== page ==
New York City Mayor Bill de Blasio signed a bill Friday that will further restrict the city’s cooperation with immigration authorities who try to detain undocumented immigrants picked up by local cops for other reasons.
The law, championed by City Council Speaker Melissa Mark-Viverito (D-East Harlem), moves New York further along a path toward shielding undocumented immigrants from federal authorities, as deportations continue in the absence of reform.
“This is an important moment for our city’s immigrant community,” Mark-Viverito said in a statement. “This bill sends a strong message that while our nation’s leaders have dragged their feet on immigration reform, New York City can and will lead.”
Under current procedures, when a person is arrested for an offense, local authorities share their fingerprints with federal law enforcement officials. If that person is discovered to be residing in the United States illegally, U.S. Immigration and Customs Enforcement then issue a request to hold the person on ICE’s behalf for 48 hours. In practice, ICE detainers may result in confinement for much longer periods.
The courts have established that ICE detainers constitute nothing more than a request and localities may choose whether or not to comply with them. More than 200 local jurisdictions, along with the state of California, have placed restrictions on when they will hand an immigrant over to ICE, according to de Blasio's office.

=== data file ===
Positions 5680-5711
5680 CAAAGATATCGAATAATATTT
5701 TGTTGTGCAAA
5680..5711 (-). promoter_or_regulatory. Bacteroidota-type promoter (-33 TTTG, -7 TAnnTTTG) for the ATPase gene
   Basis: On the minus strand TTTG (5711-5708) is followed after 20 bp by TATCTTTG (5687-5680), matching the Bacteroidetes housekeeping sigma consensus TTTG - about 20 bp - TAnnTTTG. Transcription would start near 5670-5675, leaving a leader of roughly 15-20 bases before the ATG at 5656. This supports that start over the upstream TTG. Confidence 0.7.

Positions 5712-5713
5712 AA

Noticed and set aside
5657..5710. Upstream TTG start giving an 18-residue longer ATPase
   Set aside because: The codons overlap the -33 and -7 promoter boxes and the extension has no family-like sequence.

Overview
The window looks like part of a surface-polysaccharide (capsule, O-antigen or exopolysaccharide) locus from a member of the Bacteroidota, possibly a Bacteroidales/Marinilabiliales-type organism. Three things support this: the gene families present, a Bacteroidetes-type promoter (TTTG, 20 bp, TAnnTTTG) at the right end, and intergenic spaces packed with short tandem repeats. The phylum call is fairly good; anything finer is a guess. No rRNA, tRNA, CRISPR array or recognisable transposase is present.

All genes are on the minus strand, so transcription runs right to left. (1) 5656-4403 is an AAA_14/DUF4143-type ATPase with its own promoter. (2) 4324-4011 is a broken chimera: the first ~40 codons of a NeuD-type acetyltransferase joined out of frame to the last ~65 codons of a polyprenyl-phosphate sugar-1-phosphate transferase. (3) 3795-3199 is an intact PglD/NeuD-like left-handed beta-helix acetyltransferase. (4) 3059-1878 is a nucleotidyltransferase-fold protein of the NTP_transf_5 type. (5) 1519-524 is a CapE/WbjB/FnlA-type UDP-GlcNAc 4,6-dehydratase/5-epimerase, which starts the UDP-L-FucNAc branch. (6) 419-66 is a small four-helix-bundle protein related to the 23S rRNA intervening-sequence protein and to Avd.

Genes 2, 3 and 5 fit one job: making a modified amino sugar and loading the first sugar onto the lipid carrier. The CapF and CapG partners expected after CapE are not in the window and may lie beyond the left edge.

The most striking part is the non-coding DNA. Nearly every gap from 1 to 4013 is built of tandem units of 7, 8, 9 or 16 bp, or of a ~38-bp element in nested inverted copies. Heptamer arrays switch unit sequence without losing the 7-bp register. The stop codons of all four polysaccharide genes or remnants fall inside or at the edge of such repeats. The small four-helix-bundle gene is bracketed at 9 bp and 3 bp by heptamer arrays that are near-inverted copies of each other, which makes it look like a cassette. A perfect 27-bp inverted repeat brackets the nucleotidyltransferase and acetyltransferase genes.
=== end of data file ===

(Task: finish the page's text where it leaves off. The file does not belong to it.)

Under the new legislation, New York will only detain an undocumented immigrant for ICE if a judge issues a warrant because that person has a “violent or serious” crime on his or her record from some time in the last five years, or if the person appears on a terrorism watchlist. New York law enforcement may still comply with detainers for those who have committed a serious crime after being deported and reentering illegally, regardless of whether five years have passed.
A statement from de Blasio’s office said the new policy will prevent between 2,000 and 3,000 immigrants from facing detention due to ICE requests.
ICE will also get booted from its office on Rikers Island.
New York has twice limited the conditions under which it will detain immigrants on behalf of ICE since 2011. But critics argued that a long list of exemptions, including for people who face charges for some types of misdemeanors, watered down the effectiveness of the legislation.